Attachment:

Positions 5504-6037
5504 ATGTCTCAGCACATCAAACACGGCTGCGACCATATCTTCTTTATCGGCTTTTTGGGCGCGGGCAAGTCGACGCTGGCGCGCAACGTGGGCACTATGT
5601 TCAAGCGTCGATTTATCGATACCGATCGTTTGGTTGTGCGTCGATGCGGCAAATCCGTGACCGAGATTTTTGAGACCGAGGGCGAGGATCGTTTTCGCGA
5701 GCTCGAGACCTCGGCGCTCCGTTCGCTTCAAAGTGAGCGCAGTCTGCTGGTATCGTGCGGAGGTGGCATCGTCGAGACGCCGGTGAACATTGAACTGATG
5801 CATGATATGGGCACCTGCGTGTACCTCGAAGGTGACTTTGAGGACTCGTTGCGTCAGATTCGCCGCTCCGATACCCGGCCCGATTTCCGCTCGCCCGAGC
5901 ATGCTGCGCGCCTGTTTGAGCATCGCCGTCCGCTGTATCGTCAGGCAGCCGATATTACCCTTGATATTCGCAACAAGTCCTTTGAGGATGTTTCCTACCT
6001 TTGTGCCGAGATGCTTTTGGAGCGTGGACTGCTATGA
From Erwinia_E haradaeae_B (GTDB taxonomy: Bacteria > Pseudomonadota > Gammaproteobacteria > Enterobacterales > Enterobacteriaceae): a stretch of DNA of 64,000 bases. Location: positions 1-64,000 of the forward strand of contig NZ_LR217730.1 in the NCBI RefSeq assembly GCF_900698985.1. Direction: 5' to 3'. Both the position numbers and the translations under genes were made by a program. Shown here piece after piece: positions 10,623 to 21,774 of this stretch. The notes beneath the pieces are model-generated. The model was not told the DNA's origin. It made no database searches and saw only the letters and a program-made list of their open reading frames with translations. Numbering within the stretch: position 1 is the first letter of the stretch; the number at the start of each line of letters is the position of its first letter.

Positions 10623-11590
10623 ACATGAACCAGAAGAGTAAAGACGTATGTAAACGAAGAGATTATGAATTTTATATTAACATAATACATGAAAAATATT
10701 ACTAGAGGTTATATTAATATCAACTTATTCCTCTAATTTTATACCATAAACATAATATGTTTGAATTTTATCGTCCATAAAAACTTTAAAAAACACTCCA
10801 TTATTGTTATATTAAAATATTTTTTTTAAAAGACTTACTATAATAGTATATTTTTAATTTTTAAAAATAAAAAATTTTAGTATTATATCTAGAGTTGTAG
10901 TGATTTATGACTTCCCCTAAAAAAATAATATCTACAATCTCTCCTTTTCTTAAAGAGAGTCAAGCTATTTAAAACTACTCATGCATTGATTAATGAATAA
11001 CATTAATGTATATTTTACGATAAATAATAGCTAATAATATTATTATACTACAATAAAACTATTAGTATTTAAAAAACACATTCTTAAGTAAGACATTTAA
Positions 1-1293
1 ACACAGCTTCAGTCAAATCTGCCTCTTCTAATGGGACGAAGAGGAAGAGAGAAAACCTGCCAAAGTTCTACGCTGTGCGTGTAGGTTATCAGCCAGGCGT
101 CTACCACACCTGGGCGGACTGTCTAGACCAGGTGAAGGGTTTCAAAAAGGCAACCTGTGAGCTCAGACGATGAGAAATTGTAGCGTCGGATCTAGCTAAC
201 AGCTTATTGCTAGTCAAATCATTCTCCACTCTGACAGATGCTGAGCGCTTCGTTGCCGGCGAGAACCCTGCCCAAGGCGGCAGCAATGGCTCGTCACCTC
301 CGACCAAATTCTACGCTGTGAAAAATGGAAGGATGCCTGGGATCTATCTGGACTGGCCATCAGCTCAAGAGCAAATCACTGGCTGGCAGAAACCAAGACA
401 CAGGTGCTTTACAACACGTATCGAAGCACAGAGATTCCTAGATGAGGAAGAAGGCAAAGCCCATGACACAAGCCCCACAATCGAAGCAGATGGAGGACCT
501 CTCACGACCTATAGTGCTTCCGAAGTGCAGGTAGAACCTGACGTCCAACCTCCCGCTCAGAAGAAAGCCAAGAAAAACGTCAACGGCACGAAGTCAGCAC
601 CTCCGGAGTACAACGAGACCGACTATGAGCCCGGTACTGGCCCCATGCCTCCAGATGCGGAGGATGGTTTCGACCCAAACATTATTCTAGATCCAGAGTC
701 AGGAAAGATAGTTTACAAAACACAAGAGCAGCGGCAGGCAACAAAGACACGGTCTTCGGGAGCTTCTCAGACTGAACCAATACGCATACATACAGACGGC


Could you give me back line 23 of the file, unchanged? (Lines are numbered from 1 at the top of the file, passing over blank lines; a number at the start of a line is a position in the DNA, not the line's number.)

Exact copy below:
701 AGGAAAGATAGTTTACAAAACACAAGAGCAGCGGCAGGCAACAAAGACACGGTCTTCGGGAGCTTCTCAGACTGAACCAATACGCATACATACAGACGGC